Chip and Dan Heath are the co-authors of two brilliant books, Made to Stick and Switch. In the first, they explain (as its subtitle suggests) "why some ideas survive and others die." In his book, Overload!, Jonathan B. Spira addresses a much larger issue: Why too much information is "hazardous" to an organization's health and also to the health of many among its workforce. As he explains, "Information Overload is killing us. It is death by a thousand paper cuts in the form of e-mail messages, documents, and interruptions...While there is relatively little we can do about Information Overload, we don't have to grin and bear it. What does help reduce Information Overload and lessen its impact is 1.) raising awareness and 2.) presenting context and history as to why the problem is occurring."

He goes on to observe, "Raising awareness helps because most people are simply unaware of the root causes of Information Overload, such as poor search techniques, unnecessarily copying dozens if not hundreds of colleagues on an e-mail, or calling someone two minutes after sending an e-mail simply to tell the recipient of its presence. Providing context and history puts things into perspective." Spira organizes his material within two Parts: "How We got Here" and then ""Where We Are and What We Can Do."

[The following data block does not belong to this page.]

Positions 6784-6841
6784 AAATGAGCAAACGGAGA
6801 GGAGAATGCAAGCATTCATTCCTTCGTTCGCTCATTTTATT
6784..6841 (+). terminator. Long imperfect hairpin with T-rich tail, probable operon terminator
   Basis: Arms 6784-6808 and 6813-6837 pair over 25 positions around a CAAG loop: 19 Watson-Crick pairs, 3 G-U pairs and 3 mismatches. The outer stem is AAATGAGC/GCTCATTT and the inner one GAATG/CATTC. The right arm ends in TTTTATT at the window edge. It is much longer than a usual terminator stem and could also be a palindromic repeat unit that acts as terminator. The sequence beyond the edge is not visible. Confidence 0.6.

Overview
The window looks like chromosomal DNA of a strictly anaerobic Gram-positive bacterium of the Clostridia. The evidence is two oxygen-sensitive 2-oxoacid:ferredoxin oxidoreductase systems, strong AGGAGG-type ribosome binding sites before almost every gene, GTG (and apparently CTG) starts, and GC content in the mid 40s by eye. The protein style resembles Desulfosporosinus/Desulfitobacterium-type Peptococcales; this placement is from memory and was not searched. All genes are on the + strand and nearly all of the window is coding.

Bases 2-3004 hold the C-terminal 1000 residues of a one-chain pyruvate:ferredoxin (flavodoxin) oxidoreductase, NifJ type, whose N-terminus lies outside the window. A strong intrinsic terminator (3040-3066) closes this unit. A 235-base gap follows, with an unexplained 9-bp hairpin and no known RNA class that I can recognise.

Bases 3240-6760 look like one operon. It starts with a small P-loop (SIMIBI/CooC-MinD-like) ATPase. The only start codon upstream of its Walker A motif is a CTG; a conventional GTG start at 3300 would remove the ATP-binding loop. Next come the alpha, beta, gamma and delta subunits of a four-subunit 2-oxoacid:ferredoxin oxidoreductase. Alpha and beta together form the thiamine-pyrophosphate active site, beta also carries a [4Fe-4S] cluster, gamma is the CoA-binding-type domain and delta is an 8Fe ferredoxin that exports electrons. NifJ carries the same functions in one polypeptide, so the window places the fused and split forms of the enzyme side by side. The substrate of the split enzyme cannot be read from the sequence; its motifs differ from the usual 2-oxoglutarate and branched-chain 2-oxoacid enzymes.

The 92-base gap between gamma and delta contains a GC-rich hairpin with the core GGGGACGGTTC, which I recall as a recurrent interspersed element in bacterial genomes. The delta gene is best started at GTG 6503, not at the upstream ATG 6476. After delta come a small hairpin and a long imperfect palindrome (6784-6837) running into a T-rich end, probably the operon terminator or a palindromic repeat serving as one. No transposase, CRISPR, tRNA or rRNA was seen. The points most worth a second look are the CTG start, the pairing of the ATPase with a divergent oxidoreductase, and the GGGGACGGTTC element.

My own rather extensive experience supports Spira's assertion that Information Overload is both the result of several serious problems that are its root causes, and, is itself the root cause of countless other serious problems. For example, in an organization in which senior management has determined that collaboration must be increased and improved, people will be under severe pressure be become much more involved in communication and cooperation between and among associates. This will create an Information Overload that, in turn, consumes time and energy that should have been allocated elsewhere.

I presume to offer four suggestions to those who read this brief commentary. First, decide whether or not you and/or your organization now suffers from Information Overload. If so, pin down precisely what the most serious problem is (e.g. too many non-essential emails to send and/or read, too many non-essential reports to complete or read). Next, carefully check Spira's coverage of that specific problem in the book. Finally, read Part I and then only the material relevant to the most serious in Part II. All or even most of the problems cannot be solved simultaneously.

I have no quarrel with any of his advice but do think he calls prey to the perils of Information Overload his book was intended to reduce. The more information, insights, and recommendations he provides throughout the 21 (count `em, 21) chapters within 237 pages, the less impact his most important ideas have. I think a much different format that includes reader-friendly devices such as checklists, self-diagnostic exercises, and end-of-chapter summaries of key points would have better served his purposes. One man's opinions.